If at first you don't succeed, pump up the volume the second time around. Sonos (SONO -4.44%) posts fresh financials after Thursday's market close, and there's naturally going to be a lot riding on how the maker of high-end wireless speakers fares with its fiscal fourth-quarter results. Sonos disappointed investors in its first quarterly report and failed to impress the market. It can't afford a repeat performance.
Sonos went public at $15 in early August, and after some initial traction -- the stock would peak at $23.60 on its second day of trading -- it has buckled. Sonos is now a broken IPO, waffling about between the pre-teens and low teens. It has closed below its IPO price for the last 32 trading days. A strong earnings release this week can change that.
Strumming the right chords
Guidance back in mid-September for the fiscal fourth quarter was calling for $245 million to $250 million in revenue for the current quarter, 14% to 17% ahead of where it landed a year earlier. Analysts are perched at $248.7 million, a 16% gain over the $214.1 million it posted during the fiscal fourth quarter of 2017.
The inventor of multiroom wireless home audio is targeting $10 million to $13 million in adjusted EBITDA for the quarter, more than doubling the prior year's showing. Sonos doesn't offer up bottom-line guidance, but Wall Street pros see the adjusted deficit narrowing to $0.10 a share. Sonos is still a couple of years away from profitability.
Looking back, Sonos picked a lousy time to go public. It had the misfortune of hitting the market just as tech giants picked up the pace in putting out cheap if not subsidized smart speakers and accessories. Sonos has historically aimed for the upscale market, but a glut of "good enough" audio equipment for mainstream audiences with bar-raising tech doesn't make life easy.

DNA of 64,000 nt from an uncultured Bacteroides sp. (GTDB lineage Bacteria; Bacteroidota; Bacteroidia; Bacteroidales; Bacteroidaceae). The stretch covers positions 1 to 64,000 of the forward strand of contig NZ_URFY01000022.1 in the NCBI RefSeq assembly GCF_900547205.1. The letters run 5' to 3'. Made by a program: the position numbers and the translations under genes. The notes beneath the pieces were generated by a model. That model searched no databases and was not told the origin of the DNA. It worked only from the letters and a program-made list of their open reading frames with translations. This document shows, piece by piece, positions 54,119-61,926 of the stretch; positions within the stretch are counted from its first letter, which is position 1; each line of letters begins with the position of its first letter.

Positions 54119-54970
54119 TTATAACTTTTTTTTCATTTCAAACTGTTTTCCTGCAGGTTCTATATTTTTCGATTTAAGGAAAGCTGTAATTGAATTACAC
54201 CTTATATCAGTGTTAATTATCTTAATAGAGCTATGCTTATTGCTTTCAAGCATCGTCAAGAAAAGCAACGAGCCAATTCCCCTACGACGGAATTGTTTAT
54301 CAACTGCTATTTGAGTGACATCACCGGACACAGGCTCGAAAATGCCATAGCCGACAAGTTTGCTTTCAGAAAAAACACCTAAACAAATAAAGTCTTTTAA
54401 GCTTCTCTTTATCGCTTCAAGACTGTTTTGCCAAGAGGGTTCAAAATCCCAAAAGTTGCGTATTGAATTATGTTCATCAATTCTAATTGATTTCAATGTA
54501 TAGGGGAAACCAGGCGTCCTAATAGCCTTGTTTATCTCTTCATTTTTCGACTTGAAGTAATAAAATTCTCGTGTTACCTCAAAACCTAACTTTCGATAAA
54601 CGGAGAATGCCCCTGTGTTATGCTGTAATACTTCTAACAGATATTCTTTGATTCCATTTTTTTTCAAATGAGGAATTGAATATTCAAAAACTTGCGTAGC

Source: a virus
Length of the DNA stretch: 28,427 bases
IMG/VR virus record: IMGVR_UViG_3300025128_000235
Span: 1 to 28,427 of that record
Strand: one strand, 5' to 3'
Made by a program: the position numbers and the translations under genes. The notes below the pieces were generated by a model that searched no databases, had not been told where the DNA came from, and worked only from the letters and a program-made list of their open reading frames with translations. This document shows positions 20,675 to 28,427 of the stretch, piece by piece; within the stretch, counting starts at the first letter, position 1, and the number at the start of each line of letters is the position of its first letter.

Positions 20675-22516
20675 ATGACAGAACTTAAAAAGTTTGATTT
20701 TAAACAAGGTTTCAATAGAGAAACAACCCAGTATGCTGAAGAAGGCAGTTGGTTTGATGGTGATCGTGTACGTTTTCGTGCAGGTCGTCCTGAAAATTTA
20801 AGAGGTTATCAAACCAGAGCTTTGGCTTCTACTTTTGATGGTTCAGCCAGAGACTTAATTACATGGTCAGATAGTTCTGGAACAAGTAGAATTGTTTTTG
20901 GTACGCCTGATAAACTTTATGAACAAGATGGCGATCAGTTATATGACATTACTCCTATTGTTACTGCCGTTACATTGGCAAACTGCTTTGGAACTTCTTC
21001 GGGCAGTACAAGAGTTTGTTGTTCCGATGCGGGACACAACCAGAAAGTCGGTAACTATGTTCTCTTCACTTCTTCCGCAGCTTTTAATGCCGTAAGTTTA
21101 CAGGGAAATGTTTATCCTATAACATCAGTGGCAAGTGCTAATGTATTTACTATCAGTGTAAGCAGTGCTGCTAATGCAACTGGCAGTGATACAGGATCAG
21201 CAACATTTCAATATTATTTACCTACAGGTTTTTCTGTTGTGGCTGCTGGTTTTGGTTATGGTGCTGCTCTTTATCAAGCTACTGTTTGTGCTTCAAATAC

Sonos also went public just before its fiscal third quarter came out. It introduced the $699 PLAYBASE -- its first home theater sound base -- a year earlier, a move that amplified revenue for the fiscal third quarter of 2017 as it hit initial demand for its established audience of audiophiles. Sonos warned that revenue would decline in its first quarter as a public company as a result of the PLAYBASE rollout jacking up average selling prices a year earlier, and the nearly 7% decline in revenue in this year's fiscal third quarter was actually kinder than analysts were targeting. The more encouraging metric -- an 11% uptick in total devices sold -- was lost in the totally expected but never encouraging top-line dip.
Thursday's financial update could turn the bearish momentum around. Landing closer to $250 million than $245 million would assure investors that Sonos is either being conservative with its guidance or just flat-out rocking in the growingly competitive tech-savvy audio market. A broken IPO is never a good look, but Sonos is one earnings release away from potentially turning things around.